On the surface, Facebook and Twitter are a bank marketer's dream.
Access to millions of people through a single social login process (whereby users don't need separate passwords and usernames for their Internet bank accounts). All of your customers right on the platform. And aid in registering and creating new online accounts.
But after both social networks admitted this month that they have been the targets of malicious attempts to hack their systems, bankers could soon adopt a new mantra: Don't use Facebook's or Twitter's sign-on services, no matter how appealing either seems.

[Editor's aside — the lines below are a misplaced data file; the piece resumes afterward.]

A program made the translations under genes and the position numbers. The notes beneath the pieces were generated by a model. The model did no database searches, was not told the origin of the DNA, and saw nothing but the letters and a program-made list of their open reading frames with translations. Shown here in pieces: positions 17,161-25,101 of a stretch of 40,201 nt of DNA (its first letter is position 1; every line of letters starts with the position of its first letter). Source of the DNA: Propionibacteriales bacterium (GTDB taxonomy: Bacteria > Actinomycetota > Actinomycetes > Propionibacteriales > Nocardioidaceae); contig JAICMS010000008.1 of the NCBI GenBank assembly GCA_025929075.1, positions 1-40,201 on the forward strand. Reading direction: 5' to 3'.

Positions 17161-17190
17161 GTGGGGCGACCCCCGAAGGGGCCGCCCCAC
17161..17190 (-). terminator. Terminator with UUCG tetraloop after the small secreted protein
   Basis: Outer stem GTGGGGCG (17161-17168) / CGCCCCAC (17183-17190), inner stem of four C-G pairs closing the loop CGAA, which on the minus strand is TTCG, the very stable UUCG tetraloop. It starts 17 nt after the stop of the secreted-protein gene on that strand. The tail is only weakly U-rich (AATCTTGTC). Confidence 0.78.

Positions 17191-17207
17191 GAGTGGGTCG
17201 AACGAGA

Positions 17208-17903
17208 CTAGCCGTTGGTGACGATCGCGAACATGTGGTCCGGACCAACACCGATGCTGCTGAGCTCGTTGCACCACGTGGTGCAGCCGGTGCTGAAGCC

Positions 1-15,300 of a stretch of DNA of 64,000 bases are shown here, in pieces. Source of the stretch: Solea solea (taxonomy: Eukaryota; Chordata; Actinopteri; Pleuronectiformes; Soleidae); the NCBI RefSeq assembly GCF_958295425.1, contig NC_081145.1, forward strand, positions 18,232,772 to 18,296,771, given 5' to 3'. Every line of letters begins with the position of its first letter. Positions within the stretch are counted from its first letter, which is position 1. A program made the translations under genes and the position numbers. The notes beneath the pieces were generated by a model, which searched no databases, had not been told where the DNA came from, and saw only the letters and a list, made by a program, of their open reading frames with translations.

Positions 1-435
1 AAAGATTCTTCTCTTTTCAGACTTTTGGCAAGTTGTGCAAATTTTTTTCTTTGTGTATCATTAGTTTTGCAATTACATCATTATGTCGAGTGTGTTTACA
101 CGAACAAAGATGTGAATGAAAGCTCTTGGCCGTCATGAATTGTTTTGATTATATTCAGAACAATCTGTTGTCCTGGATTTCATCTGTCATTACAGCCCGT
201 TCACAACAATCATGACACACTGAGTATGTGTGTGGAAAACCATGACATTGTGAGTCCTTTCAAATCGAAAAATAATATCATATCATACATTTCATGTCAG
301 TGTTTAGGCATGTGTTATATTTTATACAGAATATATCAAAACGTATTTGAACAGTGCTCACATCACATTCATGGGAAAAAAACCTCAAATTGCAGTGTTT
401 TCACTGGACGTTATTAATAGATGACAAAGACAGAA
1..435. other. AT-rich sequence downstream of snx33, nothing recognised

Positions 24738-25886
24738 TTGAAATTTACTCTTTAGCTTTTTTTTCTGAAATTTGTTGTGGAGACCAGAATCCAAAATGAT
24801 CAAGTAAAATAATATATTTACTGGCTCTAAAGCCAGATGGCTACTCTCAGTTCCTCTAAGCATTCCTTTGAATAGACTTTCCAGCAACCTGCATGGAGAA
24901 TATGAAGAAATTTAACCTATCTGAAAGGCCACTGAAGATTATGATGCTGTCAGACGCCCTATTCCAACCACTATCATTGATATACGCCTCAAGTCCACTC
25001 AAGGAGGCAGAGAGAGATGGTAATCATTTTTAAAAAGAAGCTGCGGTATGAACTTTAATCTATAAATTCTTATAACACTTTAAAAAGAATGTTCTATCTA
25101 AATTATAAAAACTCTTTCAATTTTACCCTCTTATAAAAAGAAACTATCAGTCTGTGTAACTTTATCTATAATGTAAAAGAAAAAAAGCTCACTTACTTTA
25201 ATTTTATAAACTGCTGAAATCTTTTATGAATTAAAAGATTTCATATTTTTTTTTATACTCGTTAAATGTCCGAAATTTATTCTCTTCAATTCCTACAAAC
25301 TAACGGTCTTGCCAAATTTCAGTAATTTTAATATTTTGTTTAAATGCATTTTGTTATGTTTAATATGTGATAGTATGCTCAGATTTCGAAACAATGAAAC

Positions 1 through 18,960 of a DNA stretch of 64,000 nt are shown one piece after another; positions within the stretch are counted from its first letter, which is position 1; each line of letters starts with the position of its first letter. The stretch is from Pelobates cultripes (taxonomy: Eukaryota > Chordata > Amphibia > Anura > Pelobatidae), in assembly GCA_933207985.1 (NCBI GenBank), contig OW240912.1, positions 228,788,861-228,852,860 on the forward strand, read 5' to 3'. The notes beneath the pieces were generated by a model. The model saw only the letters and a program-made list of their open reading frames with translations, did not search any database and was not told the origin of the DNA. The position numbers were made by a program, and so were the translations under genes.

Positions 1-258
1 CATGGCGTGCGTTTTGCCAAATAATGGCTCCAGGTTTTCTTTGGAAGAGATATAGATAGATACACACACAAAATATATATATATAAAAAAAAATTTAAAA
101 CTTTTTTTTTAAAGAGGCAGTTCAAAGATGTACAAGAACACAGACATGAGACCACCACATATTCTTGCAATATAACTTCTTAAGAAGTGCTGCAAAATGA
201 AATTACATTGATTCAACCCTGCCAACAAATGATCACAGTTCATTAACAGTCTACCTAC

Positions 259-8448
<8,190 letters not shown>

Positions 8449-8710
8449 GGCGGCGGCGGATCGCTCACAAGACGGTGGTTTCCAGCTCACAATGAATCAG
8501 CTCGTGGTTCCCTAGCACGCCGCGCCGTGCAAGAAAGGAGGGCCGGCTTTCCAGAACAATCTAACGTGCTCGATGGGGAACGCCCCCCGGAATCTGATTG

The problem is that any breach of security that a user encounters on social networks could potentially spread to that person's online bank account if that user's bank is completely reliant on those companies for its online banking authentication.
Most banks in the U.S., though, are just using Twitter and Facebook for marketing and customer service messaging rather than as a portal to online banking, says Nicole Sturgill, a research director in the cards and retail banking practice at CEB Towergroup.
"However, banks outside the U.S. are starting to allow direct access to [online banking] through Facebook and that's where there should be a concern about Facebook hacking," Sturgill says. "For those banks, Facebook should be used as a gateway to [online banking] but there should be an extra layer of security. No one should be able to log in to [online banking] with nothing but their Facebook ID and password."